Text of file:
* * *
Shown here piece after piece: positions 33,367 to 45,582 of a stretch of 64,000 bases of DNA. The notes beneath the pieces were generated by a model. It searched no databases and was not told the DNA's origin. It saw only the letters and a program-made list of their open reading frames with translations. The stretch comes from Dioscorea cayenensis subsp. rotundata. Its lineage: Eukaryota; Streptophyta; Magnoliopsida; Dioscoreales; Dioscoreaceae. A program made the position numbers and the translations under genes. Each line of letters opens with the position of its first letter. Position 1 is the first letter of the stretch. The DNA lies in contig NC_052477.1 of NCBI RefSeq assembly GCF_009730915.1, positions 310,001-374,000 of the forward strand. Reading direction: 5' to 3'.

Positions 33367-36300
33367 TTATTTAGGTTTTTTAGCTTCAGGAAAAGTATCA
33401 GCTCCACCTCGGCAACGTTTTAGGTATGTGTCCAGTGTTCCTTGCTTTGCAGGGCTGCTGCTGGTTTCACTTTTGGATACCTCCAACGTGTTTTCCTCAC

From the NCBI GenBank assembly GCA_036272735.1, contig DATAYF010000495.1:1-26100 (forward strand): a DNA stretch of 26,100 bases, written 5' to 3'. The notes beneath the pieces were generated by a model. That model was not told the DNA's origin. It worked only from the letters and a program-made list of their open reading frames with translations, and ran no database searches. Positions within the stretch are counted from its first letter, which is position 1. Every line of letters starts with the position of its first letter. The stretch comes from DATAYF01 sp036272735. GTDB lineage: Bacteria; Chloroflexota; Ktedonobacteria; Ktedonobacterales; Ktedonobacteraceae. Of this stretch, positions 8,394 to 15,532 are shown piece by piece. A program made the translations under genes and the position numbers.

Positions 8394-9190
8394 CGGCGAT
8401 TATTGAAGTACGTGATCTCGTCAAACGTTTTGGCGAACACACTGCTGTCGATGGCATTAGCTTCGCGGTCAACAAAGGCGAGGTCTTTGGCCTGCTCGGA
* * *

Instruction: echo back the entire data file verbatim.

Shown here piece after piece: positions 33,367 to 45,582 of a stretch of 64,000 bases of DNA. The notes beneath the pieces were generated by a model. It searched no databases and was not told the DNA's origin. It saw only the letters and a program-made list of their open reading frames with translations. The stretch comes from Dioscorea cayenensis subsp. rotundata. Its lineage: Eukaryota; Streptophyta; Magnoliopsida; Dioscoreales; Dioscoreaceae. A program made the position numbers and the translations under genes. Each line of letters opens with the position of its first letter. Position 1 is the first letter of the stretch. The DNA lies in contig NC_052477.1 of NCBI RefSeq assembly GCF_009730915.1, positions 310,001-374,000 of the forward strand. Reading direction: 5' to 3'.

Positions 33367-36300
33367 TTATTTAGGTTTTTTAGCTTCAGGAAAAGTATCA
33401 GCTCCACCTCGGCAACGTTTTAGGTATGTGTCCAGTGTTCCTTGCTTTGCAGGGCTGCTGCTGGTTTCACTTTTGGATACCTCCAACGTGTTTTCCTCAC

From the NCBI GenBank assembly GCA_036272735.1, contig DATAYF010000495.1:1-26100 (forward strand): a DNA stretch of 26,100 bases, written 5' to 3'. The notes beneath the pieces were generated by a model. That model was not told the DNA's origin. It worked only from the letters and a program-made list of their open reading frames with translations, and ran no database searches. Positions within the stretch are counted from its first letter, which is position 1. Every line of letters starts with the position of its first letter. The stretch comes from DATAYF01 sp036272735. GTDB lineage: Bacteria; Chloroflexota; Ktedonobacteria; Ktedonobacterales; Ktedonobacteraceae. Of this stretch, positions 8,394 to 15,532 are shown piece by piece. A program made the translations under genes and the position numbers.

Positions 8394-9190
8394 CGGCGAT
8401 TATTGAAGTACGTGATCTCGTCAAACGTTTTGGCGAACACACTGCTGTCGATGGCATTAGCTTCGCGGTCAACAAAGGCGAGGTCTTTGGCCTGCTCGGA